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2 The observations, measures and astrometric calibration

The observations were made at the Cassegrain focus of the 1.6 reflector of the Laboratório Nacional de Astrofísica, Brazil, where the scale at the focal plane is 13''/mm. For more details about the telescope we refer to Veiga et al. (1987). To take the 750 images, a CCD was used. It has an array with $770 \times 1152$ square pixels each one measuring $22\,\mu$m which corresponds to $0\hbox{$.\!\!^{\prime\prime}$}294$ on the sky. No filter was used and the exposure time varied from 3 to 10 seconds, depending on the meteorological conditions. To avoid the diffraction cross originated from the saturated image of Uranus, a mask with 8 circular apertures was placed between the secondary mirror support vanes.

The distribution of the observations during the four years are presented in Fig. 1. Every bar corresponds to an observational mission.

\includegraphics [width=8.8cm,clip]{graf1.eps}\end{figure} Figure 1: Distribution of the observations. Every bar corresponds to an observational mission

Table 2: Number of positions, mean and standard deviation, in arcseconds, of the observed minus calculated x and y of the Uranian satellites referred to Oberon. Paper I is for Veiga & Vieira Martins (1994) and Paper II is for Veiga & Vieira Martins (1995)

 & \multicolumn{2}{c}{\bf Paper I} & \multicolum...
 ...(0.031) & (0.020) & (0.056) & (0.052) & (0.037) & (0.056) \\ \hline\end{tabular}

The ASTROL reduction package (Colas & Serrau 1993) was used to find the center of the satellites and the field stars. For the determination of each center a small area was taken containing the image of a satellite or a star and a bi-dimensional Gaussian was used to fit the image. When necessary, a second degree polynomial was added. In some cases, the addition of the polynomial is essential since the sky background needs to be removed. This occurs for the images of Miranda which are contaminated by light from the planet. The centering error were $0\hbox{$.\!\!^{\prime\prime}$}030$ for Miranda and $0\hbox{$.\!\!^{\prime\prime}$}015$ for the other satellites and stars.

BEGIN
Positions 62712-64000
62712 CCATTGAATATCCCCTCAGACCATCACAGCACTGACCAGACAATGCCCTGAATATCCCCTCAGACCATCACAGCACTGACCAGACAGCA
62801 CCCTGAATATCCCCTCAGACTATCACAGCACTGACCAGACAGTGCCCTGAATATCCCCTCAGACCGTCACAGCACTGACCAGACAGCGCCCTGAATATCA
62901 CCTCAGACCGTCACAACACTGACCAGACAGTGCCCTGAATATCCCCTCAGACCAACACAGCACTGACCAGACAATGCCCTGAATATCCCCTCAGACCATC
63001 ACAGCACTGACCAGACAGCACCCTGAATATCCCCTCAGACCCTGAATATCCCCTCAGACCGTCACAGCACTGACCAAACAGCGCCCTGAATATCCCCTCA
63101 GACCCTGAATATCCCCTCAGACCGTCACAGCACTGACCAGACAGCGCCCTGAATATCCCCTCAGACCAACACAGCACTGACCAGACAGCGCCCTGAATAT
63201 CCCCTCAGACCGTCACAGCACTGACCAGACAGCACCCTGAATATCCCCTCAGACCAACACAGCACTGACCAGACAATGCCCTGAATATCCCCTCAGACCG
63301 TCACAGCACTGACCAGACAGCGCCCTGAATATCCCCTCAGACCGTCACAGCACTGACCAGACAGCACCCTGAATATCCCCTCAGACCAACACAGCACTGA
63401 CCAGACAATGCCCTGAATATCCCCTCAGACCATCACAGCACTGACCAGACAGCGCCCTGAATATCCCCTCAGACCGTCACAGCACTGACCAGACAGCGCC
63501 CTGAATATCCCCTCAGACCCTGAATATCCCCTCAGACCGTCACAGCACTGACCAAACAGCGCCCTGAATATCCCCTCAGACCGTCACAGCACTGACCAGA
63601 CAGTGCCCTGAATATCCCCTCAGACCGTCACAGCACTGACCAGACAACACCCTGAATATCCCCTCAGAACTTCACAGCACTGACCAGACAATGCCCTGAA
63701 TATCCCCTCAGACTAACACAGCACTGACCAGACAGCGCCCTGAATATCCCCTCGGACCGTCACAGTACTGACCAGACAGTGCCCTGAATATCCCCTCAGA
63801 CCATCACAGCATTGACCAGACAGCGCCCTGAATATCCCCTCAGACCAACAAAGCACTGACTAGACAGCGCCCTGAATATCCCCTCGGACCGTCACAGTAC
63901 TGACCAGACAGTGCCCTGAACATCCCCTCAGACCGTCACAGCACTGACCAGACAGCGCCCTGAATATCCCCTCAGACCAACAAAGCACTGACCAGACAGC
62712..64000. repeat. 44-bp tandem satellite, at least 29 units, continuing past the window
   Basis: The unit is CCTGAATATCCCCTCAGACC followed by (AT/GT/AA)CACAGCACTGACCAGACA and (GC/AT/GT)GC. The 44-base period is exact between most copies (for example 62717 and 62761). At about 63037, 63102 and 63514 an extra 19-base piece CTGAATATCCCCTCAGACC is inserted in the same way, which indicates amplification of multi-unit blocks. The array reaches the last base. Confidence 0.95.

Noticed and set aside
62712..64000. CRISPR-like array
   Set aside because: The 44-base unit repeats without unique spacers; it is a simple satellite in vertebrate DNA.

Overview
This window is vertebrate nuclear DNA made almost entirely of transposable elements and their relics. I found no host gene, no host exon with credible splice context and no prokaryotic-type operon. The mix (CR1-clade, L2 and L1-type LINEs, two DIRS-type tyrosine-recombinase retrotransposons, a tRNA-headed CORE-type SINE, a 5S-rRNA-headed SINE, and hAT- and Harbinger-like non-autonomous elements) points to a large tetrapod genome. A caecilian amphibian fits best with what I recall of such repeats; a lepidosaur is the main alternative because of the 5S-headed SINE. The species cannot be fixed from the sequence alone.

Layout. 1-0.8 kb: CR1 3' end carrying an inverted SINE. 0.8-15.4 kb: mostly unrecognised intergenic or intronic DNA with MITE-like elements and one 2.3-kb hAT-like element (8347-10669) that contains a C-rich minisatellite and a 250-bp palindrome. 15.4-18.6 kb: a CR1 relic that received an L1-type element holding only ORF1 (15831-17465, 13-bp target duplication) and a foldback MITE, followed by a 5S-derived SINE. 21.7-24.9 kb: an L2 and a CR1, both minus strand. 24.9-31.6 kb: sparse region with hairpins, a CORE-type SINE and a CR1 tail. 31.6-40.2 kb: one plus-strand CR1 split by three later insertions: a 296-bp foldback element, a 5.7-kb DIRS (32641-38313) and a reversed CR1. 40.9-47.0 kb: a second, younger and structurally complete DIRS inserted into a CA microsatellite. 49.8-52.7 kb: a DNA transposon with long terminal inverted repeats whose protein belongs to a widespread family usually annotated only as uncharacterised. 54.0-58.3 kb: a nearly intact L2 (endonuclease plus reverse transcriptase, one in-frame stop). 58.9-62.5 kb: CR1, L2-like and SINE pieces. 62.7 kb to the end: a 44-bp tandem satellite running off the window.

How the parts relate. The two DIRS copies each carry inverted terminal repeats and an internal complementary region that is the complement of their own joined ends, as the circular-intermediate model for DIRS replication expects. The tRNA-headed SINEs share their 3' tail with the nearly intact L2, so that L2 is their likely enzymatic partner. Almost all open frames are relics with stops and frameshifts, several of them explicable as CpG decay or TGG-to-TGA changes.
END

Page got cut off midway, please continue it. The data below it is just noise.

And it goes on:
For the astrometric calibration, we used an adaptation of the secondary catalog method to the special conditions of the small CCD fields. This method, which is presented and tested in Vieira Martins et al. (1996) (see also Assafin et al. 1997a,b), consists in setting an astrometric catalogue for the stars on the CCD, using their images in the Digitized Sky Survey (DSS-I) and the positions of nearby stars from the Guide Star Catalog (GSC1.1) corrected by the PPM Catalog.

The CCD images were corrected with a 6 constants model in the astrometric calibration procedure. Therefore it is not necessary to add any correction for the refraction. Furthemore almost all images were taken at a zenithal distance smaller than $30^\circ$.

In Table 1 (accessible in electronic form) we list the observed positions of the four largest Uranian satellites relative to Oberon. The data are presented in the following form: the first line gives the year, month and day and decimal fraction of UTC days, corresponding to the mean instant of the observation. In the next lines we list the name of the satellite followed by $X= \Delta\alpha \cos\delta$ and $Y= \Delta\delta$,in arcseconds referred to Oberon. The reference system is placed on the equator and equinox of J2000.

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